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Decision No. 14,323

Appeal of MARIA FRANKIS from action of the Board of Education of the Oyster Bay-East Norwich Central School District and George J. Chesterton, Superintendent of Schools, regarding denial of tenure.

Decision No. 14,323

(March 13, 2000)

Anthony D. Denaro, P.C., attorney for petitioner, Steven E. Shumer, Esq., of counsel

L'Abbate, Balkan, Colavita & Contini, L.L.P., attorneys for respondent, Domingo R. Gallardo, Esq., of counsel

MILLS, Commissioner.--Petitioner appeals the determination of the Board of Education of the Oyster Bay-East Norwich Central School District ("respondent board") to deny her tenure based upon the recommendation of its superintendent of schools, George J. Chesterton ("respondent superintendent"). The appeal must be dismissed.

Petitioner was employed as a certified guidance counselor in respondents' district for approximately three years assigned to the James H. Vernon Middle School. On June 15, 1999, respondent board accepted respondent superintendent’s recommendation that petitioner not be appointed to tenure. Petitioner commenced this appeal on September 2, 1999. On September 23, 1999, petitioner's request to stay her termination pending the final determination of her appeal was denied.

Petitioner contends that the superintendent's recommendation and the board's determination are arbitrary and capricious in view of her "spotless employment record" and because respondents' actions are allegedly and improperly based upon consideration of petitioner's absence on paid leave for extended illness in May and June 1998 and her disclosure to administrators and staff in April 1999 of her pregnancy.

Respondents generally deny petitioner's allegations and contend that petitioner was properly and appropriately denied tenure based upon the rational basis that petitioner exercised poor judgment and lacked initiative. Respondents also contend that the appeal is untimely.

An appeal to the Commissioner must be instituted within 30 days from the making of the decision or the performance of the act complained of. The Commissioner, in his sole discretion, may excuse a failure to commence an appeal within the time specified for good cause shown (8 NYCRR "275.16). Petitioner did not commence her appeal until September 2, 1999, which is more than 30 days from respondent board's June 15, 1999 determination to deny petitioner tenure. Since petitioner offers no information to establish good cause to excuse her delay in commencing this appeal, I must dismiss the appeal as untimely.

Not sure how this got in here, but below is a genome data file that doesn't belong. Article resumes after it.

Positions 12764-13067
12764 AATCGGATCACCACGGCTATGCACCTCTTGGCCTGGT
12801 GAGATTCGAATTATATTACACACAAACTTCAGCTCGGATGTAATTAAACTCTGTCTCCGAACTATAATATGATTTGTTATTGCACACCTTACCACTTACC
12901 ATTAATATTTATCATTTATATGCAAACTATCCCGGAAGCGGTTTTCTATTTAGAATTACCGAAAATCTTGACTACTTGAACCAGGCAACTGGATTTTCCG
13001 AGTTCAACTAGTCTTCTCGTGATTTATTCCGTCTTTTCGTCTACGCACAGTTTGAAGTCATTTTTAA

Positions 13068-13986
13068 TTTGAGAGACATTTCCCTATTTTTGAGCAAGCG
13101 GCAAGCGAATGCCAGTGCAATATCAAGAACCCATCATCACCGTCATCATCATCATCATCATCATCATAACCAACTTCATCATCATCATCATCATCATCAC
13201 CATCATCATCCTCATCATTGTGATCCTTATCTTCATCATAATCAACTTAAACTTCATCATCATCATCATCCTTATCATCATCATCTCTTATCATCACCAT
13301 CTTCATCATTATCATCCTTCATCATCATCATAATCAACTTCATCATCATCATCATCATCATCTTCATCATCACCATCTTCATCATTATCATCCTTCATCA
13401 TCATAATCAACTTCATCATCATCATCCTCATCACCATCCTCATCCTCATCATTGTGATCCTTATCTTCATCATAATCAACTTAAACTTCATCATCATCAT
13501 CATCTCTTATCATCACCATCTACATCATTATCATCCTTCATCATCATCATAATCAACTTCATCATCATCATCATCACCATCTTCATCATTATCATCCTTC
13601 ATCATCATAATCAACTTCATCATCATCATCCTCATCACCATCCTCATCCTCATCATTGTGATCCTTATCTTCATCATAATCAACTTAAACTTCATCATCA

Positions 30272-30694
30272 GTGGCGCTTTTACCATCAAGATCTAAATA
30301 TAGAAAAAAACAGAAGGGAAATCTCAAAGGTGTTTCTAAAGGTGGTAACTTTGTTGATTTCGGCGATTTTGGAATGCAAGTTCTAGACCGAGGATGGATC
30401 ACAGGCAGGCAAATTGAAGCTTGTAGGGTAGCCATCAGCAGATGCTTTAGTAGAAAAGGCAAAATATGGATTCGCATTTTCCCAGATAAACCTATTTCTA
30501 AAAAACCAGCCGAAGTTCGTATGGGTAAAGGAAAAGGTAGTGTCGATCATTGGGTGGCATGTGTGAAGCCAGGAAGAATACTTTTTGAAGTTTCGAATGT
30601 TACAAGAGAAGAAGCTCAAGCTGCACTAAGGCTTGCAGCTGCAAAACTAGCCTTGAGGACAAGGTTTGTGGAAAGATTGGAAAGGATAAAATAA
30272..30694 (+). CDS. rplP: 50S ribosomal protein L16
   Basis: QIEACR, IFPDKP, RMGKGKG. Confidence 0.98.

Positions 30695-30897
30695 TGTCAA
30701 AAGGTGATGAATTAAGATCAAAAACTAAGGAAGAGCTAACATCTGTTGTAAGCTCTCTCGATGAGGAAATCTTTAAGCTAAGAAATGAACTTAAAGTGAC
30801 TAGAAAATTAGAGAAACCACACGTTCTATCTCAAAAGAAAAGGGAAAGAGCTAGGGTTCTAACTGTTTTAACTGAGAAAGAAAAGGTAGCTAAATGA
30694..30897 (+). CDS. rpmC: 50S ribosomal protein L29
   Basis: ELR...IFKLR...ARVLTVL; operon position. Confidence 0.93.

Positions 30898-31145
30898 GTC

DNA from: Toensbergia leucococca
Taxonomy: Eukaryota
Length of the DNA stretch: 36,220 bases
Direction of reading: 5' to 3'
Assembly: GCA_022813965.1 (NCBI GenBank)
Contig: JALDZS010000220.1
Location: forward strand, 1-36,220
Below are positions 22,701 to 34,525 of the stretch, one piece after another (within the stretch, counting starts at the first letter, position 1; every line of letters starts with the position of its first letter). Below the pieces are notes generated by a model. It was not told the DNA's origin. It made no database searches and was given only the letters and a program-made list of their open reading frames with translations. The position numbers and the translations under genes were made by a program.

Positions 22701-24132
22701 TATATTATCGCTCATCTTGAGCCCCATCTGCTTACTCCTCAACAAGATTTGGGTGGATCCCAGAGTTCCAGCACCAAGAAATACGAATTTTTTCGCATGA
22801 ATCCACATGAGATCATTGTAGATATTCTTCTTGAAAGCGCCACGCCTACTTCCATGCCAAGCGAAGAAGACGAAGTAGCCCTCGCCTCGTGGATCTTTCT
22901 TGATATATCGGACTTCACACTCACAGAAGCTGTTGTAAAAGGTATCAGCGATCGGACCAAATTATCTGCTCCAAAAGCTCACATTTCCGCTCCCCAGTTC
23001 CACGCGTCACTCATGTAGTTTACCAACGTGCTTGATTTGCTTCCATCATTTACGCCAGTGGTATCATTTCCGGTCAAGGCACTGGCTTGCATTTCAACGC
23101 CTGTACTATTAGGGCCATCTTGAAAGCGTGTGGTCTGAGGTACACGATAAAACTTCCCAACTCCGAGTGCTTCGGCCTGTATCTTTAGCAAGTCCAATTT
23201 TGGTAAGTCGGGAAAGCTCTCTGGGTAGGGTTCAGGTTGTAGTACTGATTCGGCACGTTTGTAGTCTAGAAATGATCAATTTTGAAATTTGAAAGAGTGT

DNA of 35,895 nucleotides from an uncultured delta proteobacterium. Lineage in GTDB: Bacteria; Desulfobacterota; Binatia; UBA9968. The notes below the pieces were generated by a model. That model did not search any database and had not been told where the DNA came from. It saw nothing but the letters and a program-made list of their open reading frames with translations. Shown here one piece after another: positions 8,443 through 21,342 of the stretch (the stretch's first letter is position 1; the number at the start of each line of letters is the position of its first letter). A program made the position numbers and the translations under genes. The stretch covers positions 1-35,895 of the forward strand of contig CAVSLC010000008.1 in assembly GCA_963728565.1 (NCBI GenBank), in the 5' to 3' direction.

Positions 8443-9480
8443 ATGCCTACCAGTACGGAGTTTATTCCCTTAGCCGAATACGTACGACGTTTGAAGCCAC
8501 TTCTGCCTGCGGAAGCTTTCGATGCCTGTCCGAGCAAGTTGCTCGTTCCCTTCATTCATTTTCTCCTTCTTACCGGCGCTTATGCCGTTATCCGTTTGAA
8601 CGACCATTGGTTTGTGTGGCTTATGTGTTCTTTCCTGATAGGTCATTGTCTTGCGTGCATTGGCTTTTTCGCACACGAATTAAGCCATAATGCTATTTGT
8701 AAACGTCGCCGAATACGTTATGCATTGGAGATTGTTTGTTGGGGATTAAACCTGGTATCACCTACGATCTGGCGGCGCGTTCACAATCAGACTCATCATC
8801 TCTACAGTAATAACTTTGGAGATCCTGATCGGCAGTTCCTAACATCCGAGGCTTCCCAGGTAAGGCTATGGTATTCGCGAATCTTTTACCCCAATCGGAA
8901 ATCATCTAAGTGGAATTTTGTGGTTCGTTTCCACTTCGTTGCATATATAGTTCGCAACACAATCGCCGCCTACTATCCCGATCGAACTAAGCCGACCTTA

The appeal must also be dismissed on the merits. A board of education has broad discretion to terminate the employment of a teacher during a probationary period (James v. Bd. of Educ. Central School District No.1 of the Towns of Orangetown and Clarkstown, 45 AD2d 1017 aff'd 37 NY2d 891). This includes the right to terminate the employment of a probationary teacher at any time and for any reason, unless the teacher establishes that the termination was for a constitutionally impermissible purpose, violative of a statute, or done in bad faith (Education Law "2573[1][a]); Frasier v. Bd. of Educ., City School District of the City of New York, 71 NY2d 763; James v. Bd. of Educ., Central School District No.1 of the Towns of Orangetown and Clarkstown, supra). In an appeal to the Commissioner of Education, the petitioner has the burden of establishing the facts upon which petitioner seeks relief (8 NYCRR "275.10; Appeal of Robert D. and Barbara D., 38 Ed Dept Rep 18, Decision No. 13,975). Upon my review of the record, I find that petitioner has not met this burden.